New York Gov. Kathy Hochul on Friday declared a state of emergency for polio in a bid to boost immunization rates in the state amid more evidence the virus is spreading in communities.
The poliovirus has now been detected in sewage samples from four counties in the New York metropolitan area, as well as from the city itself. Counties include Rockland, Orange, Sullivan, and now Nassau.
According to state health officials, the samples tested positive for the poliovirus, which can cause paralysis in humans. Unvaccinated individuals who live, work, go to school or attend school in Orange, Rockland, Nassau, New York City and Sullivan are at the highest risk for paralysis, officials said.
New York began sanitation monitoring after an unvaccinated adult contracted polio and became paralyzed in Rockland County in July, the first known infection in the United States in nearly a decade.
The emergency declaration will expand the network of vaccine administrators to include pharmacists, midwives and emergency responders to increase vaccination coverage in areas where it has slipped.
New York State Health Commissioner Dr. Mary Bassett, called on unvaccinated people to get vaccinated immediately. Individuals and families who are unsure of their immunization status should contact a health care provider, clinic, or the county health department to make sure they are up to date on their immunizations.
“With polio, we just can’t play the dice,” Bassett said. “I urge New Yorkers not to take any chances. The polio vaccine is safe and effective – it protects almost all people from the disease who get the recommended doses.”
Polio vaccination coverage is dangerously low in some New York boroughs. The vaccination rate is 60% in Rockland, 58% in Orange, 62% in Sullivan and 79% in Nassau, according to the Health Department. The national average for polio vaccination is about 79%.
According to the health department, the aim of the vaccination campaign is to significantly increase the vaccination coverage nationwide to over 90%.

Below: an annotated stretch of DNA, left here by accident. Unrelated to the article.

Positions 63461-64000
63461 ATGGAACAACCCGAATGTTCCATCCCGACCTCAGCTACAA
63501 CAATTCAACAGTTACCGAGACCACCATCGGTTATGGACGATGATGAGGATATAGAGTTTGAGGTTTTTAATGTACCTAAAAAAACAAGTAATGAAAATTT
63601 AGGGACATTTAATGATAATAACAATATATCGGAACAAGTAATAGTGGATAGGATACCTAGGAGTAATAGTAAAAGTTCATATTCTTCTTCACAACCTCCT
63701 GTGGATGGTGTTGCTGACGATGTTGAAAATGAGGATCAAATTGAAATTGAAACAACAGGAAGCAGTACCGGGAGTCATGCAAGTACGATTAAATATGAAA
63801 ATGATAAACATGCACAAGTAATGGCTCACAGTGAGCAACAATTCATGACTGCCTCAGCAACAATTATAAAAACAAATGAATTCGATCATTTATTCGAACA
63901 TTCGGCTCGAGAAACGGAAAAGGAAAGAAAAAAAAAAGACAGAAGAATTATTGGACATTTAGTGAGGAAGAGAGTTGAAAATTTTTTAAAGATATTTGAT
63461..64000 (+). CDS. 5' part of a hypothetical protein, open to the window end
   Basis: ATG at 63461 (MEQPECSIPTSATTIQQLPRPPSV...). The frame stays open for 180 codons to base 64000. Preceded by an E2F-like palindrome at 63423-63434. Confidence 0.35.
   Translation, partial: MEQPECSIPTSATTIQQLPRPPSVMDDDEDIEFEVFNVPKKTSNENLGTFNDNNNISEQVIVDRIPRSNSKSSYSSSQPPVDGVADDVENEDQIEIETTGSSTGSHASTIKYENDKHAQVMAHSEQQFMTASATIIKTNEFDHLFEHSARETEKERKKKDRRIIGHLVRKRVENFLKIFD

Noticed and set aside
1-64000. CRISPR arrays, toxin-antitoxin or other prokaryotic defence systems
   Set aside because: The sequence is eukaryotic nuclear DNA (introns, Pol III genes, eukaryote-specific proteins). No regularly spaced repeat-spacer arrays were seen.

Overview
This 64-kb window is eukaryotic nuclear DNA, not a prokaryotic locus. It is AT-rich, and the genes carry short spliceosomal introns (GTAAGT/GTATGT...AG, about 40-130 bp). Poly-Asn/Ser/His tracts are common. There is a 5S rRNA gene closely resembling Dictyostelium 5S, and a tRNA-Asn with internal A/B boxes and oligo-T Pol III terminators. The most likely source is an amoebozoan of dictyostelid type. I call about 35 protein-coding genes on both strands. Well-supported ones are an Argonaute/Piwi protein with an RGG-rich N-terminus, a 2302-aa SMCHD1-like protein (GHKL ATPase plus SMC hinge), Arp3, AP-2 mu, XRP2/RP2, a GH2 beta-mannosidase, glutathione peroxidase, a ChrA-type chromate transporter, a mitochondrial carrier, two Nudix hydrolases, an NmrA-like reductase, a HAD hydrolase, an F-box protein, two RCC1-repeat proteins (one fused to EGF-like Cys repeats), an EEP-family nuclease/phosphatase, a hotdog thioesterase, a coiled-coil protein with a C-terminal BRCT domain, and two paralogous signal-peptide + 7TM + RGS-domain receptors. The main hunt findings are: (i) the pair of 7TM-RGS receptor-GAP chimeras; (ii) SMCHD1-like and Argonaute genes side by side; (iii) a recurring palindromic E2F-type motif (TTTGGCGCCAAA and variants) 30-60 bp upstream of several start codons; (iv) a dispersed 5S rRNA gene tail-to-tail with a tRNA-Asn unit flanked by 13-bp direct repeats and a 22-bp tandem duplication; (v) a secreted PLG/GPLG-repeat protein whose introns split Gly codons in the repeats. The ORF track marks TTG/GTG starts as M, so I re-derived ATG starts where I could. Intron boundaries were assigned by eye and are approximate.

Some New Yorkers who have completed their vaccination series should receive a single lifetime booster shot, health officials said. These people include people who may have had contact with someone who has or is suspected of having poliovirus, or members of their household.
Health care workers should also get a booster shot if they work in areas where poliovirus has been detected and they may be handling samples or treating patients who may have polio. People who may be exposed to sewage as a result of their jobs should also consider a booster, health officials said.
All children should receive four doses of the polio vaccine. The first dose is given between the ages of six weeks and two months, the second dose at four months of age, the third dose at ages of six to 18 months and the fourth dose at ages of four to six years.
Adults who have only received one or two doses should receive the remaining one or two. Health officials said it didn’t matter how long it had been since the first doses.
Polio spreads between people when the virus enters the mouth, typically through hands contaminated with an infected person’s stool. The virus often spreads unnoticed, as 70% of those infected show no symptoms. About 25% of those infected develop mild flu-like symptoms.
One in 100 infected people develops a serious illness such as permanent paralysis. Polio is fatal in 2% to 10% of people with paralysis because the muscles used to breathe are immobilized.
The chain of transmission that brought polio to New York is believed to have originated from someone overseas who received the oral polio vaccine. The oral vaccine uses a weakened form of the virus that still replicates. In rare cases, the virus used in the vaccine can mutate, become virulent and spread to others.
The US stopped using the oral vaccine more than two decades ago. It now uses a vaccine given as a shot where the virus is inactivated, meaning it doesn’t replicate and mutate. Although this vaccine is very effective at preventing disease, it does not block transmission of the virus.
The oral polio vaccine can block the transmission of the naturally occurring poliovirus, but carries the risk that the strain used in the vaccine will mutate and become virulent, leading to the spread of the so-called vaccine-derived poliovirus.
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